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Industry Reaction: What next for CABE?

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The profession reacts to news that the government has withdrawn its funding for the 11-year-old Commission for Architecture and the Built Environment

Victoria Thornton, director of Open-City
‘With the coalition government determined to ensure that responsibility is taken at a local level, the real question is whether a new version of CABE or any national organisation is the right vehicle to deliver design advice at a local level. Uncertainty continues to plague the planning outlook, but with the new localism bill expected soon, we do know that local input will be at the core of planning going forward.

‘The question for the government is whether a reformed CABE without statutory powers can add value or if it’s better to strengthen local architecture organisations which are arguably better placed to deliver aspects of the localism agenda. Above all, and by all means, we must help local people to build up their understanding of good design rather than tell them what it is.’

Terry Farrell, long-term CABE supporter 
‘The Royal Fine Art Commission (RFAC) was at its best when immersed in big projects and big issues. CABE continued this leadership, but widened it and was very effective at the beginning of projects and setting the stage. It was wider, more proactive and beginning to become more local than the RFAC ever was. There needs to be even further evolution towards more local, more accessible and proactive design and creative planning leadership. CABE did get quite big and perhaps there could be a tighter, more focused role at national level. Whatever happens, there has to be an organisation or body to continue this leadership as development control alone is totally inadequate, creative proactivity is invariably woefully absent from UK town planning.’

Alan Howarth, Labour peer and former Arts Minister who helped found CABE in 1999 
‘The decision to cease to fund CABE is barbaric. CABE has mobilised for the public good the expertise and good will of leading urban design professionals at minimal cost to the taxpayer. It has worked un-bureaucratically and enterprisingly through persuasion, example, education and stimulating debate.‘The return has been immense, in improving both value for money in development and quality of life. We can’t rely on the culture that CABE has promoted continuing without CABE, particularly given the cynicism of too many developers and the ignorance of too many planners. Are we to go back to a passive acceptance of mediocrity, shoddiness and downright ugliness? Maybe the better spirits among urban designers and developers will support in some new way the ethos and practice of CABE.’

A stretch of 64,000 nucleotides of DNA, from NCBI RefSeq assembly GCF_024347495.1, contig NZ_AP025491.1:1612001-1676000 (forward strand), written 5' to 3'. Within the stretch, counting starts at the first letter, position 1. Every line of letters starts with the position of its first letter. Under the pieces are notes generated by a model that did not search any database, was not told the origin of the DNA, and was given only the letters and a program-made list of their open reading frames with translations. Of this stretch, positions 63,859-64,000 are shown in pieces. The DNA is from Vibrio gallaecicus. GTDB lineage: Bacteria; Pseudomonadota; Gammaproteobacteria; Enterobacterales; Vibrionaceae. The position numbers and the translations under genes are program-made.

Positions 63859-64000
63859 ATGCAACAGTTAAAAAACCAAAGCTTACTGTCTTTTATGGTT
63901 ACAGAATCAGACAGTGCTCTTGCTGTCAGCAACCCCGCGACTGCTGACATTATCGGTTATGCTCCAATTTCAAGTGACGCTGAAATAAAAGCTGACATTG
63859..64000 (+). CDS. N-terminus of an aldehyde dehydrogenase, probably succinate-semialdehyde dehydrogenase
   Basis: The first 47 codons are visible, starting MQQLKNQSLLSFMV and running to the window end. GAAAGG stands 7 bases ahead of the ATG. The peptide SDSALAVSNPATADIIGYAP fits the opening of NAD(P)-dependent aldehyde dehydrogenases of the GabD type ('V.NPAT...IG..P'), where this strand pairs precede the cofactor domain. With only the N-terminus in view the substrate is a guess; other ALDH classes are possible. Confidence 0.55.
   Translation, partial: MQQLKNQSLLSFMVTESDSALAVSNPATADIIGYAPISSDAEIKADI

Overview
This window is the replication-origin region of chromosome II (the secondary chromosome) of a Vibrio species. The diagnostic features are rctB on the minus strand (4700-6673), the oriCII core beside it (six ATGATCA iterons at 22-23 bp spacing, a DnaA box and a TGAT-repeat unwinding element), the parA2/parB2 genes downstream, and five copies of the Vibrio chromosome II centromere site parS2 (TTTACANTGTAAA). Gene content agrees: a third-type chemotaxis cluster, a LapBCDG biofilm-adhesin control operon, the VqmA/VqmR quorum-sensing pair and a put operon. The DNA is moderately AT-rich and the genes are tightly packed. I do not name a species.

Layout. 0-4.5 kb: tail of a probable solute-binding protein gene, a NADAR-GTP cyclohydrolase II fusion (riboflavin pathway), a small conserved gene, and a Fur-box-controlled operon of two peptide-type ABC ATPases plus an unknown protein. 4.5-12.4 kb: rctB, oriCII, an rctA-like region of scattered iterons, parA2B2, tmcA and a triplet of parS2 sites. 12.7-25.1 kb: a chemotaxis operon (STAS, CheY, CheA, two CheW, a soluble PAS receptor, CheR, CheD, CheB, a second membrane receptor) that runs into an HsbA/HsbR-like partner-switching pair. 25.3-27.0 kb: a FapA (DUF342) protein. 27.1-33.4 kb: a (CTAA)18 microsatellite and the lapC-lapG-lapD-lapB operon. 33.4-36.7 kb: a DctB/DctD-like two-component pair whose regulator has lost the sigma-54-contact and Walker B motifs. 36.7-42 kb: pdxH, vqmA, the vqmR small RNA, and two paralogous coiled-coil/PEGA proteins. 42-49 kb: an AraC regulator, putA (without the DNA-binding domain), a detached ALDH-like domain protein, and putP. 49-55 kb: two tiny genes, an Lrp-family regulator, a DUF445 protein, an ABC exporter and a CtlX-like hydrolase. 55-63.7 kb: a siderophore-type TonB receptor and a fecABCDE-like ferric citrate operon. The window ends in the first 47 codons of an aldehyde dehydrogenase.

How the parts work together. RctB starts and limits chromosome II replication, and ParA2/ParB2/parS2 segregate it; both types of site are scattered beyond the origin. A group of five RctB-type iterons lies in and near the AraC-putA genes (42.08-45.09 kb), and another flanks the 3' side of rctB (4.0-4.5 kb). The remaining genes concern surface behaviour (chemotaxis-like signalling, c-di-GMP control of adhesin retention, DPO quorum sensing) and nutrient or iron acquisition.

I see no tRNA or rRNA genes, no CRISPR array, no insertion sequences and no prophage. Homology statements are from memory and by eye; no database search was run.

Graham Morrison of Allies and Morrison 
‘CABE barely made it past the elaborate celebrations for its 10th birthday. Turning off the funding tap was a thoughtless act. With CABE being the child of New Labour, it was brutal, because it has about it the ring of retribution for the execution of its predecessor, the Royal Fine Art Commission (RFAC). It is thoughtless, because it may leave a dangerous vacuum of authoritative design commentary. We need a CABE, or something like it.
‘CABE is not without its critics. We can ignore the complaints of those who suffered from the rigorous and candid judgments of its design review panels – and this includes myself. But in the current climate, the claims that CABE costs too much money could not be ignored. Its budget of over £11 million supporting a staff of 125 was an easy target and, in any case, many think its activities are too widely spread.
‘But under the searchlight of austerity, these and other things could be fixed, should CABE be allowed to survive in some slimmed-down form.
‘The one thing that must survive is the work that the old RFAC did exceptionally well – the design review of major or strategic projects. Planning committees need the well-argued commentary that the RFAC consistently produced – a role that CABE inherited.

Alan Simpson of Taylor Young
‘As an architect I am passionate about improving design and CABE went a considerable way to forcing design to be considered, but it was very crude, and relied more on a culture of fear. CABE was too fashion led. In my opinion, the members had a view on design that was extremely narrow.
However the regional design reviews, such as Places Matter, Inspire East are truly excellent. They offer a forum for discussion, were less rigid, allowed a mutually respectful discussion and were not architecturally bigoted in their approach. Personally, I do not think the HCA is the right vehicle, but equally, the reviews need some funding. This is certainly worthy of debate as linking a review panel to planning is generally positive. The problem as always, is that unless the panel has teeth, it has little power. In austerity days, design quality will get knocked hard so a sensible approach to design standards is required.
‘Also, more emphasis needs placing on quality of material and product rather than debating the nuances of image.’

Stephen Hodder of Hodder + Partners
I was deeply disappointed at the DCMS decision and unless an alternative is mind, the decision fails to recognise the value of good design. At a time when design commentary within local authorities is poor, the need for design review and advice has never been more vital. I recognise that CABE Design Review is not without criticism (lack of consistency, commercial or contextual awareness) but as a process I believe it has undeniably improved the quality of the built environment.
‘It has also become the model for regional design review panels and they must seize the opportunity if there is to be no replacement…with the RIBA taking the lead?’


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